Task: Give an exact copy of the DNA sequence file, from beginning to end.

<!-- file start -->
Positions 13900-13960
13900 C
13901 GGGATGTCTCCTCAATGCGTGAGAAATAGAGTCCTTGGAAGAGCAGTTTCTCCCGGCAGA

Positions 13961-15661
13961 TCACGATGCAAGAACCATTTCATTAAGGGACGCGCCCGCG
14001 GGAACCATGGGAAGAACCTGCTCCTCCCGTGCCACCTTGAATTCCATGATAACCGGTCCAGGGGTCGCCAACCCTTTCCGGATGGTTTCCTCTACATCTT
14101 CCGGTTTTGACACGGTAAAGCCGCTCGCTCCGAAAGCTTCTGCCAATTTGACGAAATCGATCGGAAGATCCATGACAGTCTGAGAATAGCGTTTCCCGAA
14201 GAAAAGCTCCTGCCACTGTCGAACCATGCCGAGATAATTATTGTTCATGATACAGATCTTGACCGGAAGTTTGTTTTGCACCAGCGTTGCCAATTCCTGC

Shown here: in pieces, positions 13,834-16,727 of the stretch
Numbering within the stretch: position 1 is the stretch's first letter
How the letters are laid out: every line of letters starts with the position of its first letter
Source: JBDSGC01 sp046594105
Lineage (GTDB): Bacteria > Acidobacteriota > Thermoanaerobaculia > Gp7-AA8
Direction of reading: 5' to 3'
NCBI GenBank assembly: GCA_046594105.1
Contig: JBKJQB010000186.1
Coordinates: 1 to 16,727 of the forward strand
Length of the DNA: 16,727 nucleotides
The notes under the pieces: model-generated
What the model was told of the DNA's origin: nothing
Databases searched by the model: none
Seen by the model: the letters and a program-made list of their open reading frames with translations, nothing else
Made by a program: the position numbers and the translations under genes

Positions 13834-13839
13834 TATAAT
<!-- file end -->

Positions 13900-13960
13900 C
13901 GGGATGTCTCCTCAATGCGTGAGAAATAGAGTCCTTGGAAGAGCAGTTTCTCCCGGCAGA

Positions 13961-15661
13961 TCACGATGCAAGAACCATTTCATTAAGGGACGCGCCCGCG
14001 GGAACCATGGGAAGAACCTGCTCCTCCCGTGCCACCTTGAATTCCATGATAACCGGTCCAGGGGTCGCCAACCCTTTCCGGATGGTTTCCTCTACATCTT
14101 CCGGTTTTGACACGGTAAAGCCGCTCGCTCCGAAAGCTTCTGCCAATTTGACGAAATCGATCGGAAGATCCATGACAGTCTGAGAATAGCGTTTCCCGAA
14201 GAAAAGCTCCTGCCACTGTCGAACCATGCCGAGATAATTATTGTTCATGATACAGATCTTGACCGGAAGTTTGTTTTGCACCAGCGTTGCCAATTCCTGC

Shown here: in pieces, positions 13,834-16,727 of the stretch
Numbering within the stretch: position 1 is the stretch's first letter
How the letters are laid out: every line of letters starts with the position of its first letter
Source: JBDSGC01 sp046594105
Lineage (GTDB): Bacteria > Acidobacteriota > Thermoanaerobaculia > Gp7-AA8
Direction of reading: 5' to 3'
NCBI GenBank assembly: GCA_046594105.1
Contig: JBKJQB010000186.1
Coordinates: 1 to 16,727 of the forward strand
Length of the DNA: 16,727 nucleotides
The notes under the pieces: model-generated
What the model was told of the DNA's origin: nothing
Databases searched by the model: none
Seen by the model: the letters and a program-made list of their open reading frames with translations, nothing else
Made by a program: the position numbers and the translations under genes

Positions 13834-13839
13834 TATAAT